That’s really cool to hear, thank you. Yea, Moonlight is the one. I had those lyrics down for a long time. I know there’s a border between buzzing about depression as a topic and being honest about your struggles. It’s hard sometimes to talk about it, and I also feel I’d 100% rather talk about it than not. Not talking about it is giving it more power than I care to. At this point, I’ve had a name for my low place for over half of my life. That’s a long ass time. I guess I’m quite experienced in catching it when it’s here and trying to not run the routes that I know will only wear me out and bring me further down. I’m not perfect at that, of course. But one of the things I’m sure of is that writing to that feeling is a good thing. Only a small, small portion of what comes out might stand on its own and stand out as being a song but most of my lyrics started from writing for myself and not intentionally writing a song. Thinking about the younger me’s who didn’t know what they were feeling, or how to handle their trickier thoughts — I think one of the kindest things I can do for those me’s is try to put words to what he felt and experienced as a means of expressing what he couldn’t. As I’ve grown older, the realization of who you stand up for in those struggles grows and grows. It’s the you here and now, it’s the past you who you get the chance to honor and have their back in a way they missed before, it’s the friends who have their hard times, it’s the people who had the hardest times, it’s even people you will never, ever meet who struggle in the dark. Maybe that doesn’t make sense but if it resonates with you at all, it’s an immensely powerful way to feel supported when you are feeling really alone in the world. And so where Moonlight speaks to those isolating thoughts, it feeds into the last track Less Alone, which is the biggest hug of a song I’ve ever written, and that just feels good.
- The new album is called “Blue Bright”, can you give us a little background on why you chose this title?
The wand chooses the wizard (I’m so sorry haha). I had this little poem/phrase in a notebook that ended up being the lyric I ran over and over at the end of the track and I had a rhythm to how I’d sing it, well before I had music or a song structure. It felt like a thesis statement. I could pick a thesis for all 10 songs in one or two lines of lyrics, and the Blue Bright lines in particular felt like I could draw a line from every other song to that song and they nestled well. So, it became the title track. I like letting meaning show itself rather than crafting something that means something. And somewhere along the way, Blue Bright felt like my version of Happy Sad. I don’t know the official origin of that phrase but I know it from bands like The Cure and a particularly awesome film called Sing Street. Blue = sad, Bright = happy. Again, it was a feeling of oh, this is right more than any real logical reckoning.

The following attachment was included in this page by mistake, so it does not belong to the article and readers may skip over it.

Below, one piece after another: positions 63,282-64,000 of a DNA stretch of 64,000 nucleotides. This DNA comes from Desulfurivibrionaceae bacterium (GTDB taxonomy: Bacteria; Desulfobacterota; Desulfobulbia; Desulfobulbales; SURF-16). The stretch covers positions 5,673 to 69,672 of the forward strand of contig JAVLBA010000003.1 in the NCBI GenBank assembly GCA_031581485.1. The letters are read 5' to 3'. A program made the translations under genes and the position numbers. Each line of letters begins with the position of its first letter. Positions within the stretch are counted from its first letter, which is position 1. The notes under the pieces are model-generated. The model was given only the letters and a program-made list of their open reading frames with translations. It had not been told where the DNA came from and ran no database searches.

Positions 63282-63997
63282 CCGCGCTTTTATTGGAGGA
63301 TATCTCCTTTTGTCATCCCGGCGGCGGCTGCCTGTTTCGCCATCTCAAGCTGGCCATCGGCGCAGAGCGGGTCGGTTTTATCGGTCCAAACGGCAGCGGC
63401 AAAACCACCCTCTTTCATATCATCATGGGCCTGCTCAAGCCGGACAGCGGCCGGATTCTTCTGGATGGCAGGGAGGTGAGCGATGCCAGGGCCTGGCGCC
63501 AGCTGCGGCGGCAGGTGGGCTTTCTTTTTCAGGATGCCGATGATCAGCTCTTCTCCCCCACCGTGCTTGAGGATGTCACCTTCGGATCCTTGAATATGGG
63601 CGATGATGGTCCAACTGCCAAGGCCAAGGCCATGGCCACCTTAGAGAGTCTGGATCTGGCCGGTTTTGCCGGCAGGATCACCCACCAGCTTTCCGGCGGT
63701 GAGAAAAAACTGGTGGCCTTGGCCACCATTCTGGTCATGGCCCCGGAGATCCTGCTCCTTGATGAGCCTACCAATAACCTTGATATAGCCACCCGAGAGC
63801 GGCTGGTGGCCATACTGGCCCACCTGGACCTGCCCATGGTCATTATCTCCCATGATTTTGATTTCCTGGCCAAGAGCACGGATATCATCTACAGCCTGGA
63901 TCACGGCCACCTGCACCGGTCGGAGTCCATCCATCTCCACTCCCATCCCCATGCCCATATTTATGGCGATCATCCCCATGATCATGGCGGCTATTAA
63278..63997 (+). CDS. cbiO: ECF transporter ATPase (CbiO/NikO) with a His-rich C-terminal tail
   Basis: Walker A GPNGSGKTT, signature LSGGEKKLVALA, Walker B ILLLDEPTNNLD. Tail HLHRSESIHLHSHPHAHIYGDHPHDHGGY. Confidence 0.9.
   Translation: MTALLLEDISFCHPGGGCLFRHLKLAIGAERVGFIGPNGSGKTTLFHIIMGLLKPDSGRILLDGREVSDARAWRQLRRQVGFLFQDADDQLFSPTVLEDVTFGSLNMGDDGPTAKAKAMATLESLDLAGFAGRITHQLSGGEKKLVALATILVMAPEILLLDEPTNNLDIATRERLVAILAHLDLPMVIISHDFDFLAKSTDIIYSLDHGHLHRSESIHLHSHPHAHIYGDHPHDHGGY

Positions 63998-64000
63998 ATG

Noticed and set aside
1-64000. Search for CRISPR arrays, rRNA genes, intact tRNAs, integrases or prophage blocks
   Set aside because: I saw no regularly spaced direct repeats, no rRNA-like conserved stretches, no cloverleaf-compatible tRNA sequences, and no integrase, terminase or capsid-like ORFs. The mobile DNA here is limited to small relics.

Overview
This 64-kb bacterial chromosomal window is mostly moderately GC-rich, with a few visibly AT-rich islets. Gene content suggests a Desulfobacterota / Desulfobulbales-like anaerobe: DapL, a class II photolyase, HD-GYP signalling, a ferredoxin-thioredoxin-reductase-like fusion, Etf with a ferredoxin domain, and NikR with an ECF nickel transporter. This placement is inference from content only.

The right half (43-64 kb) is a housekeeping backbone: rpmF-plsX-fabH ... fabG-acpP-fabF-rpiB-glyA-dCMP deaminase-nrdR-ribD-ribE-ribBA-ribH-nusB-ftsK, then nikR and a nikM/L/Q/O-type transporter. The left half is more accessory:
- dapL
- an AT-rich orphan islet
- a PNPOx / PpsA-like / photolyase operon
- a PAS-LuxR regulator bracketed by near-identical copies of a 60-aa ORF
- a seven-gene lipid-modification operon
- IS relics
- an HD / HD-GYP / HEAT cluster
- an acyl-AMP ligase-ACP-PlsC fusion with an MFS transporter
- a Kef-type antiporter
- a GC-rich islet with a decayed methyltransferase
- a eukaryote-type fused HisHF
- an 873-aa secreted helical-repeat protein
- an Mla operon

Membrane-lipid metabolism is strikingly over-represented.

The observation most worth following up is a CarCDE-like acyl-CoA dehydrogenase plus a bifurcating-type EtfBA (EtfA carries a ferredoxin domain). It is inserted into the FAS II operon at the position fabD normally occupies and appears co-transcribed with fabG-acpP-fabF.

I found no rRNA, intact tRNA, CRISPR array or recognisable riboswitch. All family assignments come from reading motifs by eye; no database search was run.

- With the album being out now, do you have any plans for some shows in the near future? Maybe opening for TEN?
Immediately speaking, I’m planning a record release show to play the album full through in August in San Diego. I’d like to play a show in Philly this year, too. I don’t have a massive network to say with certainty I could do that, so if any Philly/NJ bands are reading this and want to do a show together around Christmas, hit me up! Bet we’ll have at least my family come through.
Beyond that, touring is the dream. I screenshot Ace saying he’d take me on tour and told him that it’s non-refundable. I think it’ll happen. I’m already rehearsing for it haha not a chance I won’t be ready when that text comes through.
I’ve also internet-befriended some really cool bands through Common Ground Collective, like Whitehall and glimmers. and they’re all just so cool that opening for them on their future tours would be amazing. I perform solo so I’m kind looking out like which bands can I bet on adopting me for a few weeks at a time. Despite some of the heavier songs I have, I’m good at having fun and those bands seem to be too.
- If you were only allowed to listen to one listen one TEN album for the rest of your life, which one would you choose and why?
The Room’s Too Cold. 2003 was just the year for me. That album, and so many others that year, just smacked me on the butt like, we got you. A lot of growing pains backtracked by that album, so it’ll always be my favorite I think.
For his first full-length release, I think Séamus definitely knocked this one out of the park. He’s one incredible songwriter and his raw emotion and honesty in his lyrics will forever be appreciated. The chaos in our minds sometimes is hard to keep quiet, I’m so glad that Séamus is willing to take what we all sometimes have going on inside our heads and then turn it into little beacons of hope through his songs. Please take his record for a spin, give him a follow, share his tunes, and don’t forget that things really are “better when” you listen to Séamus Scanlan.
Article by Kristen Herndandez